Celtic Cafe: Would you call it Beckettian?
Hynes: I wouldn't say that... Beckett is still beyond all of us. In all of the stories Walsh tells, it's like he's seeing something through a distorted mirror-imagination and ability on a roller-coaster ride.
Celtic Cafe: Maybe Flann O'Brian?
Hynes: Yes, more like that.
Celtic Cafe: Would you direct another musical?
Hynes: If there were the right team. Juno is a great musical. It was unusual for Joe Stein to get the rights; O'Casey at that time saw the chance to make a lot of money.
Celtic Cafe: How is working in America different from working in Galway?
Hynes: All my American work has been in New York, outside of Streetcar, at the Kennedy Center (Tennessee Williams' A Streetcar Named Desire, 2004). I'd say the similarities are greater than the differences. The Process of working and putting on a production is essentially the same; when the rehearsal door closes there's no difference.
But the cultures are very different. You get a very different kind of culture fuel in America. Different fuel in the engine. I was weaned on American theatre. I spent time in NY as a student, from 1971-75. It was a program in which Irish students worked in America during the summers. The majority went into the catering industry, but I saw that as just a transference of the Irish campus over to America. I happened to work for a clerical office, and spent time in New York. I spent 4-5 months of each year there, and saw everything. Theatre in Ireland seemed very remote. The fact that theatre could be made in small rooms, about people my age, that's what drove me! That's where I cut my teeth. For me it was like a series of explosions. When I went in and saw (Sam Shepard's) Tooth of Crime at the Performing Garage, in an environment where the audience followed the action around-it blew my head away. Joe Chaiken's performance in Woyczek also blew my head open.
When I went back to Ireland then, I helped found Druid. To a large extent, Druid was founded to recreate that energy and excitement. Only in later years did I begin to explore Irish work.
Celtic Cafe: Did you see anything inspiring when you were in town to direct Juno?
Hynes: The awful trouble is I just don't get a chance to get to enough work. I loved South Pacific (on Broadway)... but that's pretty remote from downtown work.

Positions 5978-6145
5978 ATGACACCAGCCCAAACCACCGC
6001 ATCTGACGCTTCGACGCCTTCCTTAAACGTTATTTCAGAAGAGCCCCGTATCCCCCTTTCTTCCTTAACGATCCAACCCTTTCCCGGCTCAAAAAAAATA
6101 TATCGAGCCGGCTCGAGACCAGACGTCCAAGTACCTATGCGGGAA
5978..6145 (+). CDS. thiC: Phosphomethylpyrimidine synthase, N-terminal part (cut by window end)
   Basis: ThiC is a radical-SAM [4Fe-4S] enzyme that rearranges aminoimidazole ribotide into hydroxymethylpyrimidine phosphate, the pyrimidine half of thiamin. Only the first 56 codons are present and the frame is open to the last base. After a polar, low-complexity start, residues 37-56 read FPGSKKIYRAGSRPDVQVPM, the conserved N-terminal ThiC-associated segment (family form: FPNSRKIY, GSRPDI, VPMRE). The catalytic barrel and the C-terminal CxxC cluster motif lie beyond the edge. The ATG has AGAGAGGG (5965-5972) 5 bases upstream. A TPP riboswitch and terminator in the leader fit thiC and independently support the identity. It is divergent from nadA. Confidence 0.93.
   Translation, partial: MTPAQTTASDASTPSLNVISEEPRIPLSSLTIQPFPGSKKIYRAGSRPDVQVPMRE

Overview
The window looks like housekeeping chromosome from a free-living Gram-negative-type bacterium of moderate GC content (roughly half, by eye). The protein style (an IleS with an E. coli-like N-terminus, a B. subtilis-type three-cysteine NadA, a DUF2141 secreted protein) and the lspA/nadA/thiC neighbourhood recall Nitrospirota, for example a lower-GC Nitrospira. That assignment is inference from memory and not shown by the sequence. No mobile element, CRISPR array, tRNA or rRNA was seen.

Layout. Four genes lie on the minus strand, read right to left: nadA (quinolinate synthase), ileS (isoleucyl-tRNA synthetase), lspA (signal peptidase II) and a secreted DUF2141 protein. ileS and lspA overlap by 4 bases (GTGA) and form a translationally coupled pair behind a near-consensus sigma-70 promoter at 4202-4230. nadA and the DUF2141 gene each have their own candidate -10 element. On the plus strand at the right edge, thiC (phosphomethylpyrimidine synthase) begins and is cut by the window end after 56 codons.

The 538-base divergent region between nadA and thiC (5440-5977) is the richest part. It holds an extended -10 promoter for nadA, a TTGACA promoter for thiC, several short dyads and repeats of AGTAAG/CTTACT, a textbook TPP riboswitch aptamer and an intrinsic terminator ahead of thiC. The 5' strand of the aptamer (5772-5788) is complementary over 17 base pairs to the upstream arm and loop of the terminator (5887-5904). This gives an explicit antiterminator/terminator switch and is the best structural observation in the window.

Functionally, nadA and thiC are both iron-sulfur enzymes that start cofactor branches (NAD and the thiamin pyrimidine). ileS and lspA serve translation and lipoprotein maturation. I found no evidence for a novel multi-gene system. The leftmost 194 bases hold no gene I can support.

Celtic Cafe: How do you think running a theatre in America is different from running Druid?
Hynes: There are difficulties with American audiences and the subscriber audience, and the frustrations with that. One longs for some of the financial security subscriber audience gives, we don't have that here. We aren't having to think of subscribers in the front of the mind-though we are thinking of our regular audience in the back of our mind. We can take more risks. Five years ago, I could say, "we're going to spend two years and do all the plays of Synge." At Druid, we don't have to keep the building open; we don't have subscribers to fit in with particular slots. We can turn a play around from reading to producing it in six months. We can say, "we have a scarce amount of money to spend, we're going to commit it to The Walworth Farce" and turn it around in 3 months.
There's a problem of aging audiences everywhere. And there's never enough money. From time to time, I feel like giving up. All the fighting for money-there's a dislocation between the fact that to people in this country, we're state funded, in some sense we're very lucky to be, but funding for the arts is a poor relation in any calculation.
Celtic Cafe: You were the first woman to win a Tony for directing. Why do you think there aren't more women directors?
Hynes: I'm asked that all the time... I bypassed the system, and founded my own company when I was 22. To some extent women have to be self-starters. When producers are hiring a director... they're entrusting a sizable budget to that person.
As in everywhere else, there's sort of glass ceiling.
Celtic Cafe: Are there any great new female Irish writers?
Hynes: I don't think there's any sign of plays by women in Irish theatre.
Celtic Cafe: Why is that?
Hynes: I don't know. But I still seek new writers; I'm constantly reading. We have open submissions (author's note: unlike American theatre, in which most submissions are either agented or query first), we put a lot of resources into it. I probably read everything with notion of could we do this, would we do this... I'm constantly imagining it! You just never know.
Author: Interview by Gwen Orel